It will go down in history as one of the most controversial events in sporting history. As news emerged that twelve of the ‘biggest’ clubs in European football (Manchester United, Liverpool and Real Madrid to name a few) were planning to breakaway and start their own ‘Super League’, the barrage of condemnation was almost instantaneous. So, what exactly went wrong with the Super League’s PR super blunder? And how can we look at this incident as a case study for why authentic messaging in PR is so important?

Once details of the coup emerged and it became clear that this decision would redefine English football as everyone knew it, the response was overwhelmingly negative, with pundits, players, fans and even Government voicing their extreme disapproval of the project.

Ultimately, the removal of the ‘big six’ clubs (Manchester United, Manchester City, Liverpool, Chelsea, Arsenal and Tottenham) from the Premier League, would have significant consequences for clubs in lower leagues, as the money generated from television rights would soon disappear.

With this in mind, it also didn’t take long for the protests to begin, with popular pundits like Gary Neville and Jamie Carragher spearheading the movement to block the plans from going through.

Within 72 hours of the plans being announced, the pressure became too much and the cracks started to show, with Manchester City becoming the first club to withdraw, which then set off a chain reaction of the other clubs following suit.

The European Super League quickly became a PR super blunder, and the billionaire owners of some of these clubs were forced to accept defeat and apologise to fans for their part in the plans.

Flawed concept

Whilst much has been said about the lack of consultation between owners and fans, this approach to decision making is not out of the ordinary for some of these clubs, whose supporters have been complaining about the behaviour of their owners for years.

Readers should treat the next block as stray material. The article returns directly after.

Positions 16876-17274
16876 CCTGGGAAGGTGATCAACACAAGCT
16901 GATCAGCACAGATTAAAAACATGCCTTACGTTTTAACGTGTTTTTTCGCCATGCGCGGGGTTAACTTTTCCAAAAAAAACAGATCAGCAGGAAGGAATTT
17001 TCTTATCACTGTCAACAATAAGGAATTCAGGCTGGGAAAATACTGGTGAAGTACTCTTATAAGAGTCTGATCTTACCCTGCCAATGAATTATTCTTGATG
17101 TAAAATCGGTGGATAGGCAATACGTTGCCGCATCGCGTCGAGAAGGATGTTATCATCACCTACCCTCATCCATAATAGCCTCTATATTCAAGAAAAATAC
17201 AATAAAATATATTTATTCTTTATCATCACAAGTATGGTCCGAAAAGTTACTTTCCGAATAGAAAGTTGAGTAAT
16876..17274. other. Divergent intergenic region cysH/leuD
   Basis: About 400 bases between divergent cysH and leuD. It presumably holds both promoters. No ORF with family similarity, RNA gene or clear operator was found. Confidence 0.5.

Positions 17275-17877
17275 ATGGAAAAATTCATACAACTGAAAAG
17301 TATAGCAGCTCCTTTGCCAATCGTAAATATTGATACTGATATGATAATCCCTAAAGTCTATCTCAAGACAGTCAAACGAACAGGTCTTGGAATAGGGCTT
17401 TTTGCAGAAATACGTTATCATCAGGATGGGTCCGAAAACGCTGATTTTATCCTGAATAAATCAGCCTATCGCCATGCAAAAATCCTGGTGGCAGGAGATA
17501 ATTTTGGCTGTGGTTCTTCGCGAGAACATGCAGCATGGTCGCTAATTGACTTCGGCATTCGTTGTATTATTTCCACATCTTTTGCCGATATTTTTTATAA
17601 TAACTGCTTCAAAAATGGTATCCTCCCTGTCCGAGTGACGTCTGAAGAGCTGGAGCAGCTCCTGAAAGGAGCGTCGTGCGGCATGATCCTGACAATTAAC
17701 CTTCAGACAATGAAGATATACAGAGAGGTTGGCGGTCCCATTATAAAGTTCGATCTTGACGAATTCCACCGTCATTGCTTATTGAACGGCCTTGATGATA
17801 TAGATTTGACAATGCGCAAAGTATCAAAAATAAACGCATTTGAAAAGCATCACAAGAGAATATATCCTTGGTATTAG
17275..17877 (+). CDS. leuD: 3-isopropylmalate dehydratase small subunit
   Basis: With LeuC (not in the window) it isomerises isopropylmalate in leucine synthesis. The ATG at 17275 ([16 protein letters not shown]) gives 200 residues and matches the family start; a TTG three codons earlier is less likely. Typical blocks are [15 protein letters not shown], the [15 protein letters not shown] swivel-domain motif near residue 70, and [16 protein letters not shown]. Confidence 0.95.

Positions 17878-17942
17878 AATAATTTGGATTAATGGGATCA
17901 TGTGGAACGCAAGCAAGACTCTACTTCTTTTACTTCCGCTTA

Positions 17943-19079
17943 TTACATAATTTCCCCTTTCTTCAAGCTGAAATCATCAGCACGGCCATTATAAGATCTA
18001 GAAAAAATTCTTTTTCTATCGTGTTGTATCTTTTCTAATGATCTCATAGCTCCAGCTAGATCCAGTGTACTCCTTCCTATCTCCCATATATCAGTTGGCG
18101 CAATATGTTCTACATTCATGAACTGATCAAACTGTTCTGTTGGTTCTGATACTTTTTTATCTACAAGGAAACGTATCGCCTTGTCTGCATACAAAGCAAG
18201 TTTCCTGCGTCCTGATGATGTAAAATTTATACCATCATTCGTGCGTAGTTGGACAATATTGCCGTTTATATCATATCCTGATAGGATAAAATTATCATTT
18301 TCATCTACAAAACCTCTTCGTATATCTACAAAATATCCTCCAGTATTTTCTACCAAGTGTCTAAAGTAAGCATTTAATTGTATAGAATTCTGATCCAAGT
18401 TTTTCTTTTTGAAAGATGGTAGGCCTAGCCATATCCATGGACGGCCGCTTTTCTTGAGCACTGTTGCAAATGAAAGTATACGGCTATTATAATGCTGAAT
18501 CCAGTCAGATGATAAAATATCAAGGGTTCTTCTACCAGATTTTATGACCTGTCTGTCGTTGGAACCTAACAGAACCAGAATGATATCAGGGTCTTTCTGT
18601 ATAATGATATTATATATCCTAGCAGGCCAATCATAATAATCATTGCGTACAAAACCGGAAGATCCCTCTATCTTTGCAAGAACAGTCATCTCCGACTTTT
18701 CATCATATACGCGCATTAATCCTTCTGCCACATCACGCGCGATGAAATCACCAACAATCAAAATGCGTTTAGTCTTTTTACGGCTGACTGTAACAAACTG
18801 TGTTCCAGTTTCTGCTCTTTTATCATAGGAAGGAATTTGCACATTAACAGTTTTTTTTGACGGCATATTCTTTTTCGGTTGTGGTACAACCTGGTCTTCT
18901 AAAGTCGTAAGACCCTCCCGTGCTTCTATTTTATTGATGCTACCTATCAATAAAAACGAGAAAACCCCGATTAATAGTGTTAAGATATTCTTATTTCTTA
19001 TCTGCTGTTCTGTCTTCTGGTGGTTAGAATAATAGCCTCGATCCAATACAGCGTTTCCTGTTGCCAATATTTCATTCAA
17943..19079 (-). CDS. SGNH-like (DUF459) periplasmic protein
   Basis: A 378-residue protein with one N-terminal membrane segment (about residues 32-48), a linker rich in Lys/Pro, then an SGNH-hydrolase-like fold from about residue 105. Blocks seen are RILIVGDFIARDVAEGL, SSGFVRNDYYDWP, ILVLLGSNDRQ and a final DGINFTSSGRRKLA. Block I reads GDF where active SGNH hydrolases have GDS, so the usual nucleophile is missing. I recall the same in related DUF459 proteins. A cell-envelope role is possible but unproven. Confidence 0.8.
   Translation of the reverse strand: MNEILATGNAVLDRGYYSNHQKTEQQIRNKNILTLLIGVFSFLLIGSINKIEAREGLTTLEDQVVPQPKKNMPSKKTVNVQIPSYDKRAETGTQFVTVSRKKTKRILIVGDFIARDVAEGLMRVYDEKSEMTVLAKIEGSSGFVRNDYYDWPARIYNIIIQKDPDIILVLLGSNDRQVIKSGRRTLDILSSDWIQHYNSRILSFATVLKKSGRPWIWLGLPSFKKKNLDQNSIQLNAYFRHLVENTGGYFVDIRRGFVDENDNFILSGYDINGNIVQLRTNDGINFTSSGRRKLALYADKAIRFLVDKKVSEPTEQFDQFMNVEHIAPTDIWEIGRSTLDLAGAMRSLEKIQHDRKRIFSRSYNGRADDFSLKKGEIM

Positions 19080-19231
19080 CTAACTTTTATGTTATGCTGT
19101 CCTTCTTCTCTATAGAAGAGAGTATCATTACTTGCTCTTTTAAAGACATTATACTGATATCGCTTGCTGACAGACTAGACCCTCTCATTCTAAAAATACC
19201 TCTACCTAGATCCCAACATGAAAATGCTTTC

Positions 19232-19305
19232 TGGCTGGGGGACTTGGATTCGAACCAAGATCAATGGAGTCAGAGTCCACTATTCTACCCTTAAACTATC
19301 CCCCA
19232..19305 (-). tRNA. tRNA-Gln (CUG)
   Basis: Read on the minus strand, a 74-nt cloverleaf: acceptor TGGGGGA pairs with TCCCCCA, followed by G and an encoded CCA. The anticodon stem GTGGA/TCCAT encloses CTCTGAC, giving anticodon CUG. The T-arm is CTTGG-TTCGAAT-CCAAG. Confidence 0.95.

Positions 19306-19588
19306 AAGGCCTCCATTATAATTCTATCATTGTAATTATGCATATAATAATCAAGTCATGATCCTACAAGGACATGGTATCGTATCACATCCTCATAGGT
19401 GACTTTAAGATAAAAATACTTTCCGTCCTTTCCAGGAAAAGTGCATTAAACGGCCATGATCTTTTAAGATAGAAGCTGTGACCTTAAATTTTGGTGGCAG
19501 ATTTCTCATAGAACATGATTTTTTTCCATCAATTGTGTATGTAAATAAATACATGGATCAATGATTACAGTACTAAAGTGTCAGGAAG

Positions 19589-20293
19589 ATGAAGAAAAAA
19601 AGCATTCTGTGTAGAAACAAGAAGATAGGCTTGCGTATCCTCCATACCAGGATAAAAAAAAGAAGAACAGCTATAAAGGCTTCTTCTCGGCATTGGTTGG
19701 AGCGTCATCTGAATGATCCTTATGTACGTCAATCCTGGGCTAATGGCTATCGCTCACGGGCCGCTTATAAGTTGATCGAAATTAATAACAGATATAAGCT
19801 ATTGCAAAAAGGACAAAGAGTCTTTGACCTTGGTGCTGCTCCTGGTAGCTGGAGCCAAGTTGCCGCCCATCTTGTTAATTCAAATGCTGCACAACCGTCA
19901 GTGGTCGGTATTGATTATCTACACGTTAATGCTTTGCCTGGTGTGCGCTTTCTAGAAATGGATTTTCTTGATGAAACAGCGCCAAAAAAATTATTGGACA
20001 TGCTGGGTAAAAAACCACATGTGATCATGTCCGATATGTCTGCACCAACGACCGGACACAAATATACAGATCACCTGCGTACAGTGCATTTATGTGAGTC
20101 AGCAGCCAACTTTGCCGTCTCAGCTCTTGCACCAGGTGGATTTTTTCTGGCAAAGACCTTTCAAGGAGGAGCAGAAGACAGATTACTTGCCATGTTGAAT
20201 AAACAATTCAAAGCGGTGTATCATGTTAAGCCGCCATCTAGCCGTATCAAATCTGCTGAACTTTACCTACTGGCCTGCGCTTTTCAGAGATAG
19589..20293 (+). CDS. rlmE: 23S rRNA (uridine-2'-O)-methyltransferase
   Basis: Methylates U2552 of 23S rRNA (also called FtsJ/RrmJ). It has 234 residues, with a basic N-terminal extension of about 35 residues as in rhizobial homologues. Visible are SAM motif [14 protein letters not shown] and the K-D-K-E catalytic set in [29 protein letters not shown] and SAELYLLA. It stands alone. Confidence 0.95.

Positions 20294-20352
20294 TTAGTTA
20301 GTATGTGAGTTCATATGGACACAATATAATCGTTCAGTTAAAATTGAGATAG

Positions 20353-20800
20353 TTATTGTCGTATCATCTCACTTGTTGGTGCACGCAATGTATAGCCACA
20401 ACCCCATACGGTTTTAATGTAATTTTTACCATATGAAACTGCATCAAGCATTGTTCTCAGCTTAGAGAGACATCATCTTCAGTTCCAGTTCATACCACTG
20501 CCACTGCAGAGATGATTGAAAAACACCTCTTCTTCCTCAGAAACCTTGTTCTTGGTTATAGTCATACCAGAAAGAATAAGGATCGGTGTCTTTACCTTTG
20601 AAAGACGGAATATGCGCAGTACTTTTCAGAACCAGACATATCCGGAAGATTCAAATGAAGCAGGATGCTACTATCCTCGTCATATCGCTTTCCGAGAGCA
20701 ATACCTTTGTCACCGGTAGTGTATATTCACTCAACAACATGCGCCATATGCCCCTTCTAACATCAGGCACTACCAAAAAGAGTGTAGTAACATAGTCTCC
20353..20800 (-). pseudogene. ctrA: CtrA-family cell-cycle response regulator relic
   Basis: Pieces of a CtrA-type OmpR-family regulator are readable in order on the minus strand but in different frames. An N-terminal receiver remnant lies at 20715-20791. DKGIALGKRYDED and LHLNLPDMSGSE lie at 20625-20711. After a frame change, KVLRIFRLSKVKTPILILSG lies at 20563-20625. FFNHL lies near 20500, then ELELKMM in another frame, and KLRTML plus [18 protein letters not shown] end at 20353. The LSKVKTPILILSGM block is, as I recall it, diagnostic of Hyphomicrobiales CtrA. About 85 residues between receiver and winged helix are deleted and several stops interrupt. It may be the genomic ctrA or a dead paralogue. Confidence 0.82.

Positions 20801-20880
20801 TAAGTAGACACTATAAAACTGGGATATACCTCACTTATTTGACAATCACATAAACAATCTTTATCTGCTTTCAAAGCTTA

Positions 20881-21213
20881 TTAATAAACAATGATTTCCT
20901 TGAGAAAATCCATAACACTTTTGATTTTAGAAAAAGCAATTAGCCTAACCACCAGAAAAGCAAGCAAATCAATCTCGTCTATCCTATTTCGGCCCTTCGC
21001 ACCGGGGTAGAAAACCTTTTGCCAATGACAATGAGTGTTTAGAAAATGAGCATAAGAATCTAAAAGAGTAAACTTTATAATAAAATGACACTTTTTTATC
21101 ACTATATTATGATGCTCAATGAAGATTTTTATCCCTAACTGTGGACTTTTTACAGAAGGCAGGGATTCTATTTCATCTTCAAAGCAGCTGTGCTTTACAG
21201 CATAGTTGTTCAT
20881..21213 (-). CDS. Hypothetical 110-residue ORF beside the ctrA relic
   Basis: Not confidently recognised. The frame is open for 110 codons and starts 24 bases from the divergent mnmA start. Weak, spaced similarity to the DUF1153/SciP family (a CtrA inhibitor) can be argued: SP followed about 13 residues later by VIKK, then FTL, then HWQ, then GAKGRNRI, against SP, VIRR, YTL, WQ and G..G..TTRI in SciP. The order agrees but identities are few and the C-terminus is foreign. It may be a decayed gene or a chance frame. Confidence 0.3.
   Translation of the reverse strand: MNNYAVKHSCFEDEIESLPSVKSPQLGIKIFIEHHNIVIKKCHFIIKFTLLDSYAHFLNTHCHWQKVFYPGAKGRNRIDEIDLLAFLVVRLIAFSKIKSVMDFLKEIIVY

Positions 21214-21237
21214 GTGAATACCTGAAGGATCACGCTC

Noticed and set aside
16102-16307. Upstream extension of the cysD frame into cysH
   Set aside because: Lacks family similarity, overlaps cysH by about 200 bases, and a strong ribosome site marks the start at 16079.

Instead, the biggest and most obvious criticism of the proposed ESL, was the fact that it was nothing more than a greed-fueled power grab, with the twelve clubs attempting to set up a ‘closed shop’ competition, so they could guarantee significant profit from television rights.

One of the most controversial elements of the Super League was the automatic qualification of the twelve ‘founding clubs’, with no relegation mechanism in place to give other deserving clubs an opportunity to benefit from the lucrative competition.

This format of 15 teams competing in a ‘closed shop’ league with no fear of relegation was compared to the American NFL and NBA franchises, and whilst these are successful in their own right, they go against the concept of competition in football where teams are rewarded based on merit.

Needless to say, the proposed Super League was viewed as an ‘attack on football’, with the history and traditions of English clubs under threat, as a breakaway league would undoubtedly threaten the financial stability of lower league clubs.

Manufactured vs authentic message

Of course, these owners expected some sort of backlash to the plans and so they attempted to disguise the ESL by insisting it was a necessary step for the greater good of the game, and that European football needed to change in order for clubs to survive.

However, a lack of PR and communication strategy from the clubs involved meant that many football fans saw this reasoning as a cover for the owners’ greed. This manufactured message couldn’t stand up to intense scrutiny and eventually the plans unraveled to the embarrassment of the so-called founding clubs.

Instead, the authentic message, which argued that football’s traditions and the concept of competition should be protected, prevailed, as the idea of preserving the existing football pyramid could not be argued against.

Conclusion – Why authentic messaging is key to staying ahead in PR

Whilst a manufactured message does not always result in such overwhelming public outrage, firms that confidently deliver authentic messages will often develop much stronger relationships with their audience, built on trust and integrity.

Whilst preventing the ESL from going ahead was a huge achievement for football fans, from a PR perspective, these clubs have caused significant damage to their reputation, with the trust between fans and owners irreparably broken.

Needless to say, attempting to pull the wool over the eyes of your customers for your own monetary gain is nothing short of a PR disaster, as audiences can see through the manufactured message, and are willing to fight against the decisions of a few greedy owners.